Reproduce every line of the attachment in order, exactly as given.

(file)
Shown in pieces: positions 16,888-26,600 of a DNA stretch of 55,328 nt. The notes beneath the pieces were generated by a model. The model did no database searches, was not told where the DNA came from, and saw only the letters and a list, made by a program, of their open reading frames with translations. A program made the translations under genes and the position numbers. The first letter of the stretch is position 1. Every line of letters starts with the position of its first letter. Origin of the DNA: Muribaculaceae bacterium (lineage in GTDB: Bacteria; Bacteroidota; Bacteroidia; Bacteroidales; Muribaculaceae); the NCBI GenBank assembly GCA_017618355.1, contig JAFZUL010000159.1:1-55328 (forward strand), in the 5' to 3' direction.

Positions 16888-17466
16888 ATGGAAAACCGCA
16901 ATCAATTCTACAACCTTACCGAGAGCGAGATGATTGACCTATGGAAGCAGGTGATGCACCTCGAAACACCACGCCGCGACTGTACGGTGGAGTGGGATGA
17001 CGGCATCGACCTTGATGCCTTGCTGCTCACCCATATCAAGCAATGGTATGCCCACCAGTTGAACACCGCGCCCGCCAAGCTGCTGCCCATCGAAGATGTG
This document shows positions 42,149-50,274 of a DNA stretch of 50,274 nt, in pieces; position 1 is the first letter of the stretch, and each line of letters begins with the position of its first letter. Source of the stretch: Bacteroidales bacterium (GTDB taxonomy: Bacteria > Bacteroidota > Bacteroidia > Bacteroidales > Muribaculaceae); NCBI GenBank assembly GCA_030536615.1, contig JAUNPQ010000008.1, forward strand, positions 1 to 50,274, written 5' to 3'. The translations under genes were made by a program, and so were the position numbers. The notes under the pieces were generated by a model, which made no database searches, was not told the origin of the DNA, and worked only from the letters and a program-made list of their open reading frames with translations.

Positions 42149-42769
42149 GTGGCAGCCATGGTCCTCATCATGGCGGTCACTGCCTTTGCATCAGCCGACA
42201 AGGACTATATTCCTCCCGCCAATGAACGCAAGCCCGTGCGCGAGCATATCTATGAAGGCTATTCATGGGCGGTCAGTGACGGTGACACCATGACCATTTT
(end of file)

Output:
Shown in pieces: positions 16,888-26,600 of a DNA stretch of 55,328 nt. The notes beneath the pieces were generated by a model. The model did no database searches, was not told where the DNA came from, and saw only the letters and a list, made by a program, of their open reading frames with translations. A program made the translations under genes and the position numbers. The first letter of the stretch is position 1. Every line of letters starts with the position of its first letter. Origin of the DNA: Muribaculaceae bacterium (lineage in GTDB: Bacteria; Bacteroidota; Bacteroidia; Bacteroidales; Muribaculaceae); the NCBI GenBank assembly GCA_017618355.1, contig JAFZUL010000159.1:1-55328 (forward strand), in the 5' to 3' direction.

Positions 16888-17466
16888 ATGGAAAACCGCA
16901 ATCAATTCTACAACCTTACCGAGAGCGAGATGATTGACCTATGGAAGCAGGTGATGCACCTCGAAACACCACGCCGCGACTGTACGGTGGAGTGGGATGA
17001 CGGCATCGACCTTGATGCCTTGCTGCTCACCCATATCAAGCAATGGTATGCCCACCAGTTGAACACCGCGCCCGCCAAGCTGCTGCCCATCGAAGATGTG
This document shows positions 42,149-50,274 of a DNA stretch of 50,274 nt, in pieces; position 1 is the first letter of the stretch, and each line of letters begins with the position of its first letter. Source of the stretch: Bacteroidales bacterium (GTDB taxonomy: Bacteria > Bacteroidota > Bacteroidia > Bacteroidales > Muribaculaceae); NCBI GenBank assembly GCA_030536615.1, contig JAUNPQ010000008.1, forward strand, positions 1 to 50,274, written 5' to 3'. The translations under genes were made by a program, and so were the position numbers. The notes under the pieces were generated by a model, which made no database searches, was not told the origin of the DNA, and worked only from the letters and a program-made list of their open reading frames with translations.

Positions 42149-42769
42149 GTGGCAGCCATGGTCCTCATCATGGCGGTCACTGCCTTTGCATCAGCCGACA
42201 AGGACTATATTCCTCCCGCCAATGAACGCAAGCCCGTGCGCGAGCATATCTATGAAGGCTATTCATGGGCGGTCAGTGACGGTGACACCATGACCATTTT